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24 September 2014
Wars and Conflict - Newspaper Archive

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Irish Independent, Thursday, 4th May 1916
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Condemning root and branch, as we do, the iniquitous conduct of the fomenters of this outbreak we, at the same time, deem it our bounden duty to declare that there are others more highly placed who have an indirect responsibility which is not less grave. Sir Edward Carson’s movement in Ulster, with its threat of civil war, not only encouraged Germany to launch hostilities, but it practically set the example which other disaffected elements in the country took as an invitation to arm and drill for their own objects. If there had been no Ulster Volunteers, encouraged and protected by Sir Edward Carson and many others occupying high positions, there would have been no armed Sinn Feiners or Irish Volunteers. But responsibility must be extended beyond and above Sir Edward Carson and his fellow Covenanters to Mr Birrell and the Government who permitted them to form an armed body of men for the avowed purpose of rebellion. The Chief Secretary countenanced the Ulster parade of defiance to the authority of the state and treated it as bluff. For his handling of the whole situation which developed from the Covenanting movement until the whole country became an armed camp of irresponsible bodies of men, Mr Birrell is primarily responsible. It was mainly due to his untimely levity that matters took the turn which has led to the result we now behold. Once or twice the authorities seemed to wake up to the danger of the situation and issued proclamations against the importation of arms. These were defied by the Ulster gun runners whose offences were condoned by the Government. Again when the Sinn Fein gun running took place, Mr Harrel, the acting head of the Dublin Metropolitan Police, believing in his simplicity that the government were in earnest in their desire to check the importation of arms attempted to capture the rifles landed at Howth, and was dismissed for his pains. Yet those were some of the weapons used last week in shooting down soldiers and innocent citizens who pay taxes to a Government who failed to protect them. In Ireland the Chief Secretary plays a part which is without parallel in any other part of the Empire. He is de facto the Government of Ireland, and no amount of quip or cracks will free him from the responsibility for the state of affairs which led up to the events of last week.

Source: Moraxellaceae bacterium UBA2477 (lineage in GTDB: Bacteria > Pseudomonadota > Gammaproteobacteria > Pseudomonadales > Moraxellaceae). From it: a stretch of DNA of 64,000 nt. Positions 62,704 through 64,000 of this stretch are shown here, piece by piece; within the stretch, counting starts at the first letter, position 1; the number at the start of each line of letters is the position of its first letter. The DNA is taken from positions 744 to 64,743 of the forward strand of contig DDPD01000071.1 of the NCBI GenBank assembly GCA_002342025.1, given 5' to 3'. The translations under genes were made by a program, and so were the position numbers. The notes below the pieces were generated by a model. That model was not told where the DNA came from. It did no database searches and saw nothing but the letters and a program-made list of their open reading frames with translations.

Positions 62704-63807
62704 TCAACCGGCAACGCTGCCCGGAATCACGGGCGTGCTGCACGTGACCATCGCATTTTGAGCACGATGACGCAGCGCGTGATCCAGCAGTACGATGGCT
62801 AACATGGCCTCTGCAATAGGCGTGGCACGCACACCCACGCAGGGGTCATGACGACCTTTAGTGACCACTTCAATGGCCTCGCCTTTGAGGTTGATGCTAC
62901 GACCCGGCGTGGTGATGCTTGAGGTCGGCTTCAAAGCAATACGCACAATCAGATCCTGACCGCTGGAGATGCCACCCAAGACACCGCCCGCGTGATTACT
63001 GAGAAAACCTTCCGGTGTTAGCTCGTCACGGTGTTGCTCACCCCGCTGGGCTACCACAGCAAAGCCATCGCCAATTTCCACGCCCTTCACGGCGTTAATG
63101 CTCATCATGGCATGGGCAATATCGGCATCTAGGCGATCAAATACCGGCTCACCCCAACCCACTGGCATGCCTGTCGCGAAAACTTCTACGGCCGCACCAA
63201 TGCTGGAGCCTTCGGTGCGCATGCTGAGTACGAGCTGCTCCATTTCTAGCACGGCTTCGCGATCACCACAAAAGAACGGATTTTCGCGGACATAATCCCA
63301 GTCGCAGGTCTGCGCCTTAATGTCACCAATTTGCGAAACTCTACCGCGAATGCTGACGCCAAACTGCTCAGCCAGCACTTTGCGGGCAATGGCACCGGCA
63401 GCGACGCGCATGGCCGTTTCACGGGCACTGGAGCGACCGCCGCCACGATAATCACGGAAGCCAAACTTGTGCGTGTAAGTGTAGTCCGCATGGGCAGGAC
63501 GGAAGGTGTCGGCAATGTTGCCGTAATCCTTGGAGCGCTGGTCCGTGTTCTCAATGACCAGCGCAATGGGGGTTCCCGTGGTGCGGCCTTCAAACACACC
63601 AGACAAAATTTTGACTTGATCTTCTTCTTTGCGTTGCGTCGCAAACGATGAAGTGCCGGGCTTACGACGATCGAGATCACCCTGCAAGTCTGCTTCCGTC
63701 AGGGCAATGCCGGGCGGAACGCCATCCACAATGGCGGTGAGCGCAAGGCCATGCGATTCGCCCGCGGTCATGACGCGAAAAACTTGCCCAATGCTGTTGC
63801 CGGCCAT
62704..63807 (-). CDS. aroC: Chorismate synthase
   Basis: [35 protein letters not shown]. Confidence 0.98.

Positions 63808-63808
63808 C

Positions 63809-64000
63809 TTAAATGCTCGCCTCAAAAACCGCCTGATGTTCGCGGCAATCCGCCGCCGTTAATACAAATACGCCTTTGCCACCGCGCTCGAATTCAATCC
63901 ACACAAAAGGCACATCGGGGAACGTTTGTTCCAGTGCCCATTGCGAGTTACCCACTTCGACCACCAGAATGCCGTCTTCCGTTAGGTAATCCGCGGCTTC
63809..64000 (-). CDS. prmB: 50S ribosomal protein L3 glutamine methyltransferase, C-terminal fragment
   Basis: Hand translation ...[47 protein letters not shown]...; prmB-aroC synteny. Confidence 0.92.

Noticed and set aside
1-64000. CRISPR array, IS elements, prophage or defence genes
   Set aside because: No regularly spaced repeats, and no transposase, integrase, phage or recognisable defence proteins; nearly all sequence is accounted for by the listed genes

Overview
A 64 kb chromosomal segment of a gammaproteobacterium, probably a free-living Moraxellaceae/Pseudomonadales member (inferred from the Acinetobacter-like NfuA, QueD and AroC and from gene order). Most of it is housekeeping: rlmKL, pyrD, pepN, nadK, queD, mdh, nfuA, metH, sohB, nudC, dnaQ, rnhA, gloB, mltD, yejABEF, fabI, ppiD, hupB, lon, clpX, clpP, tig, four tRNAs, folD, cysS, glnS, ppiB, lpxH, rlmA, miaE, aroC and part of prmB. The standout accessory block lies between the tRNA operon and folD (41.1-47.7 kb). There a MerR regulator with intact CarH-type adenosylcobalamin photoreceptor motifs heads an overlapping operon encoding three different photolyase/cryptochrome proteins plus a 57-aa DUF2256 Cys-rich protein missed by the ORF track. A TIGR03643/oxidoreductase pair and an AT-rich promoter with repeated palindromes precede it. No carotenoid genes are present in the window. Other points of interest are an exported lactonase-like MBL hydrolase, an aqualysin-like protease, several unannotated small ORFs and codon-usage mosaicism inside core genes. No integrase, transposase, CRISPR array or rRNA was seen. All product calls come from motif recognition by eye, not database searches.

responsibility must be extended beyond and above Sir Edward Carson...

To come back to the matter of most urgent importance to the citizens of Dublin, several of the business parts of Dublin are ruined for the present and there is little chance in many instances of rebuilding and resuming business. As this damage is as much the result of acts of war as in the case of the Hartlepool or Scarborough raids, it is the duty of the Government to indemnify the sufferers, most, if not all, of whom had not the slightest tinge of sympathy with the "rising". It is also the duty of the Government to see that no such deplorable occurrences shall ever again blot the fair fame of this country, whether in Dublin or in Ulster. There is surely enough bloodshed in the foreign fields, whereon the destinies of Europe are being shaped, without bringing the grisly tragedy to our own doors. Many widows and orphans and many innocent victims represent the toll of a week of anarchy in Dublin. Circumstances favoured the incendiaries, inasmuch as they were fairly well armed and supplied with ammunition and England’s military resources were taxed to the uttermost by the demands of a war of unprecedented magnitude. Yet the "rising" was a mere matter of hours, a miserable fiasco leaving behind its trail of woe and horror. Let the moral not be lost upon us or upon our rulers. Let us, in God’s name be done with revolution or thought of revolution in Ireland, whatever be its guise or pretext.

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